For thousands of years, human history has been intertwined with seeds. We depended on the seeds we grew and stewarded to provide food, medicine, fiber for clothing, dye, and many of the other building blocks of our lives. Saving seed altered the way we lived, farmed, ate, and celebrated. Vandana Shiva probably put it best when she said, “seed is not just the source of life. It is the very foundation of our being.”
Our journey with seed saving and agriculture has been long and complex. Humans didn’t just decide one day to give up our nomadic lifestyles and settle down; we transitioned to agricultural societies over thousands of years. So when did it first begin, and why? Why did hunter-gathers start saving seeds and then selecting them for specific traits?
Why Did Humans Begin Saving Seed?
Today, there are many qualities we focus on when saving seed. We select for traits like flavor, vigor, cold-hardiness, color, size, drought tolerance, and more. These qualities probably weren’t the focus of ancient seed savers. They had to deal with other issues first.
So far, researchers have found that hunter-gathers first started to save and select the seeds of regionally available grain crops. The first characteristic they probably focused on was the “non-shattering trait.” In wild plants, being able to spread your seed is highly advantageous. Plants disperse their seeds in several ways, including wind, animals, and water. In wild cereals, the seed heads shatter, and the seeds drop from the plant as soon as they dry and mature.
This trait presented a considerable roadblock to efficiently gathering large amounts of grains for humans. They had to time gathering grain just right before it was dropped or blown off by the wind. It was also much harder to harvest without waste, leaving so much up to chance.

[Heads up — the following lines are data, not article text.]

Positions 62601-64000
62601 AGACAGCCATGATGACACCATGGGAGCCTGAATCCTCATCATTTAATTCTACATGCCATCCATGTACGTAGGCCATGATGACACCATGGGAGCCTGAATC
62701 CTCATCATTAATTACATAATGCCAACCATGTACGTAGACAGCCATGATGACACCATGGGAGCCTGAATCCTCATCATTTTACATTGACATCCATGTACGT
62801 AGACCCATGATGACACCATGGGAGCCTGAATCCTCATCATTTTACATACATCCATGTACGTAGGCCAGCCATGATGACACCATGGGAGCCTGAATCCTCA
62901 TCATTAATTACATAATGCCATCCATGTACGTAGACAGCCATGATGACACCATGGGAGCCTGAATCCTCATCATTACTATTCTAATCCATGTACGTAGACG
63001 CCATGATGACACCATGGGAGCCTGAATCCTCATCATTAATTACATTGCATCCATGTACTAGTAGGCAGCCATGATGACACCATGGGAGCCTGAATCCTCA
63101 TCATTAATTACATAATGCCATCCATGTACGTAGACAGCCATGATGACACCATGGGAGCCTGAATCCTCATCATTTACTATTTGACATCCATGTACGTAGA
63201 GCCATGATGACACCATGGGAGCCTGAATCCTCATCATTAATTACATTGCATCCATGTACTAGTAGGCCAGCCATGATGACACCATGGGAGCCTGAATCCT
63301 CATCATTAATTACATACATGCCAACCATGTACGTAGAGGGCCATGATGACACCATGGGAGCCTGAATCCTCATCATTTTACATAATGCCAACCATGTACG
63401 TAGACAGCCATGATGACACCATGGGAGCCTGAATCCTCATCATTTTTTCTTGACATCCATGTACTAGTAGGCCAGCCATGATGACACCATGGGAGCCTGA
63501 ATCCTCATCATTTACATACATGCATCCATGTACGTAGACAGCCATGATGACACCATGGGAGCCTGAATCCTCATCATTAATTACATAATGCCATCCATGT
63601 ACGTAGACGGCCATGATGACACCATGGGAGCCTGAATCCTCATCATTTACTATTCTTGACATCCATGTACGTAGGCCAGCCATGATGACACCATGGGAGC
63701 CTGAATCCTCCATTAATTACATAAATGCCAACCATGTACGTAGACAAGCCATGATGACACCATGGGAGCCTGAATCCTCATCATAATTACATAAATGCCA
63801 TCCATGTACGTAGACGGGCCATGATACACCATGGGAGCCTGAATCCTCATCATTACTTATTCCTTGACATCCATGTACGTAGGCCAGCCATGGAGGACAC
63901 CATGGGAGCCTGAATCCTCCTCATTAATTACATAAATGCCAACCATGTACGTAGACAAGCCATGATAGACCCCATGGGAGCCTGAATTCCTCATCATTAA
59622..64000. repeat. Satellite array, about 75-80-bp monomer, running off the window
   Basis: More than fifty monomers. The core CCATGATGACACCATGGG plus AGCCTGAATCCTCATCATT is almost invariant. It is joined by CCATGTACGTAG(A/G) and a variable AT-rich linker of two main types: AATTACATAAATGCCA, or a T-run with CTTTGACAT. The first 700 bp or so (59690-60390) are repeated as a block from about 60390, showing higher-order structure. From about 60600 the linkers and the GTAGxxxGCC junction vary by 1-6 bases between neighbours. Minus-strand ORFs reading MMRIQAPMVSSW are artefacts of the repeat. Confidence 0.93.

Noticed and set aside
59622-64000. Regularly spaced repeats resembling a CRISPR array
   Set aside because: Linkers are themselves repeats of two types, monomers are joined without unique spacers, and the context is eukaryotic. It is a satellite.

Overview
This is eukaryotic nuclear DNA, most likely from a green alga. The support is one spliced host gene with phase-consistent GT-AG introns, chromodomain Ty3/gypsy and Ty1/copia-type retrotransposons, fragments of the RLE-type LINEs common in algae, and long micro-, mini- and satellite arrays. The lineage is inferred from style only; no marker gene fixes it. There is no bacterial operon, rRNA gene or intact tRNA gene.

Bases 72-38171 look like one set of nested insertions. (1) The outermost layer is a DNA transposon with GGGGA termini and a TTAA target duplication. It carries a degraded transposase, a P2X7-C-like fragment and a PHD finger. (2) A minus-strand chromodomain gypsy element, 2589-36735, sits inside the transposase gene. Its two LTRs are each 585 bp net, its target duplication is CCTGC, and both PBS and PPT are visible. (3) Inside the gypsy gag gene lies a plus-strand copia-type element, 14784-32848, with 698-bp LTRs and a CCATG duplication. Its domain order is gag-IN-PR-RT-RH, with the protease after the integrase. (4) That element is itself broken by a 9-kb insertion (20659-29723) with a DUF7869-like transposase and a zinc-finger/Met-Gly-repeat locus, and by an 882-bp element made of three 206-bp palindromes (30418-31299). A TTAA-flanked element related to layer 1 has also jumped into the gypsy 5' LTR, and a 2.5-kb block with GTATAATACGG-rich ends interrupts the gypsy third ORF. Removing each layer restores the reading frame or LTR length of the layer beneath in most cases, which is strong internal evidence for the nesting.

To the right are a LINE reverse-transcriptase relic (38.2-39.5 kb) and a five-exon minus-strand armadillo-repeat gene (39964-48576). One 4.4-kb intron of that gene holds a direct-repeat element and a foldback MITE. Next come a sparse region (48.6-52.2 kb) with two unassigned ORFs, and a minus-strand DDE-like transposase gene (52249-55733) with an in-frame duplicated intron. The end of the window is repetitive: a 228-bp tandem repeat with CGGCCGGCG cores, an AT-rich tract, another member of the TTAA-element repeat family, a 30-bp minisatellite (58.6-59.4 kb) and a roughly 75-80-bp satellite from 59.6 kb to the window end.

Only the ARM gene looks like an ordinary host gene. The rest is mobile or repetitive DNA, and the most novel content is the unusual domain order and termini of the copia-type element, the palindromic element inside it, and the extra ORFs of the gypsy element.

Researchers found some of the earliest evidence of humans selecting for non-shattering rice along the Lower Yangtze River in China. The non-shattering gene was also found in einkorn (wild wheat) in Tell Qaramel, an archeological site in modern-day northern Syria, and in barley and emmer (wheat) in several parts of the Fertile Crescent or what is now portions of Iraq, Syria, Lebanon, Palestine, Israel, Kuwait, Turkey, and Iran (Allaby et al., 2017).
Developing grains with the non-shattering trait that retained their seeds was an enormous breakthrough for humans and would have improved the reliability and productivity of these cereals. It also represents when our lives began to intertwine with seeds. Humans were not just gatherers anymore; we became seed savers.
When Did Humans Begin Saving Seed?
So when did this all begin? Studies in recent years have shown that initial seed selection for those non-shattering traits began occurring long before we initially believed, dating back to the Pleistocene glacial era roughly 30,000 years ago (Allaby et al., 2017)!
These initial seed selections did not mean these early seed savers were becoming full-time farmers. These were still largely nomadic hunter-gathers supplementing their diet with wild cereals that they helped encourage and cultivate. Humans throughout the world were still mainly living nomadic, hunter-gather lifestyles until roughly 12,000 years ago, during a period which has been dubbed the “Neolithic Revolution” (National Geographic Society, 2022).